Last fall, I wrote a blog post titled Are Netbooks Ready for Primetime. At the time of writing, it seemed to me that the answer was yes, no and maybe depending on needs and environment.
Certainly, in the time frame of 4 to 6 months ago, many netbooks were running XP home for their OS and consequently were challenging to use in a managed domain based environment. I spend some time testing the Lenovo Ideapad. In many respects this was a great machine, and it showed me the potential of a netbook sized machine for travel and web 2.0 uses. I did not like the keyboard layout and found the keyboard a little to small. The Ideapad also used XP home.
This week I have had an opportunity to try out the new ThinkPad X100e model. This unit is clearly a step up from a true netbook in that it is a smaller ThinkPad with many of the solid design features you would expect from the ThinkPad model line. The clunky keyboard design of the IdeaPad was gone. The keys are nicely sized and shaped, and the overall keyboard layout is very clean from my perspective. The unit I tried came with Windows 7, and worked like a charm – easy to use, no setup issues and the wireless connected easily and worked without issue. I also understand that the X100e unit can be configured to use XP pro, so this gives some options within the managed enterprise environment.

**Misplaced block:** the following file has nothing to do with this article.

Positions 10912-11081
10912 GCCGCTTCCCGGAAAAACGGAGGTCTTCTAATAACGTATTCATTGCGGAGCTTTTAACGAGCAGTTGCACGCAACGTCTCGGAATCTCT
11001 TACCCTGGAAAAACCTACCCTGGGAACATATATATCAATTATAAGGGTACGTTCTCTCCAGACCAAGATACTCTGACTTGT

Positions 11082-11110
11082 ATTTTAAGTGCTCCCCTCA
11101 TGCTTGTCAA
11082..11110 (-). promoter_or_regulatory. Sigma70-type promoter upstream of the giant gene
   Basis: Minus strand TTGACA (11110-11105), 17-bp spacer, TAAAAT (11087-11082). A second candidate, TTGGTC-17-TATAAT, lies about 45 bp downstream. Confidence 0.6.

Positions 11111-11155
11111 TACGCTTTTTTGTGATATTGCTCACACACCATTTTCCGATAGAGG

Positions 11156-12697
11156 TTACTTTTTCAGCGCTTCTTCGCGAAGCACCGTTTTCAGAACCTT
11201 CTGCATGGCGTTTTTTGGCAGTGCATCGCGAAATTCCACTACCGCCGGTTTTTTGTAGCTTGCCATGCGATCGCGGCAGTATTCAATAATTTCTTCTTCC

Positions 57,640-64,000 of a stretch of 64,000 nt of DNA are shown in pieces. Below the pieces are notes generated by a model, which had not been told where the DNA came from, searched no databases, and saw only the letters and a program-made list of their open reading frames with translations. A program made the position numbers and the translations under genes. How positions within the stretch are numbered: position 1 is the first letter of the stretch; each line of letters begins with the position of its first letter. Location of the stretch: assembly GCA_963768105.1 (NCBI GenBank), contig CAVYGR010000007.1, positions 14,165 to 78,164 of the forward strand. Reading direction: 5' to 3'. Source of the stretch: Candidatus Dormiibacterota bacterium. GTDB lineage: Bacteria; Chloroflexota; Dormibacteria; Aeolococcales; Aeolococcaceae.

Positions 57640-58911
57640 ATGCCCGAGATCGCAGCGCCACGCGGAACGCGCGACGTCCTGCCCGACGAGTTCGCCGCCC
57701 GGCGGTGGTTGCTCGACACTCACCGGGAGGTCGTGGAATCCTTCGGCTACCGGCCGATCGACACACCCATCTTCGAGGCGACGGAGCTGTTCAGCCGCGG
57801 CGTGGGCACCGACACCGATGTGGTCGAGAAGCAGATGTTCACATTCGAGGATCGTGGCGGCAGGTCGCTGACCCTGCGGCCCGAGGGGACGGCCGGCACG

IdeaPad (left) and X100e (right)
IdeaPad keyboard layout
X100e keyboard layout
The unit comes with a number of options including:
- Windows 7 home/pro (Eng/Fr)
- 1/2/3/4 GB RAM
- Eng/Fr keyboard
- 160/250/320 GB hard drive
- Microsoft software bundles.
Given the Windows 7/XP options, improved keyboard layout and price point, I think the X100e unit could find a real niche in the K-12 education environment – a little more than a traditional netbook, a little less than an expensive laptop. I will look forward to hear what others think about this exciting product.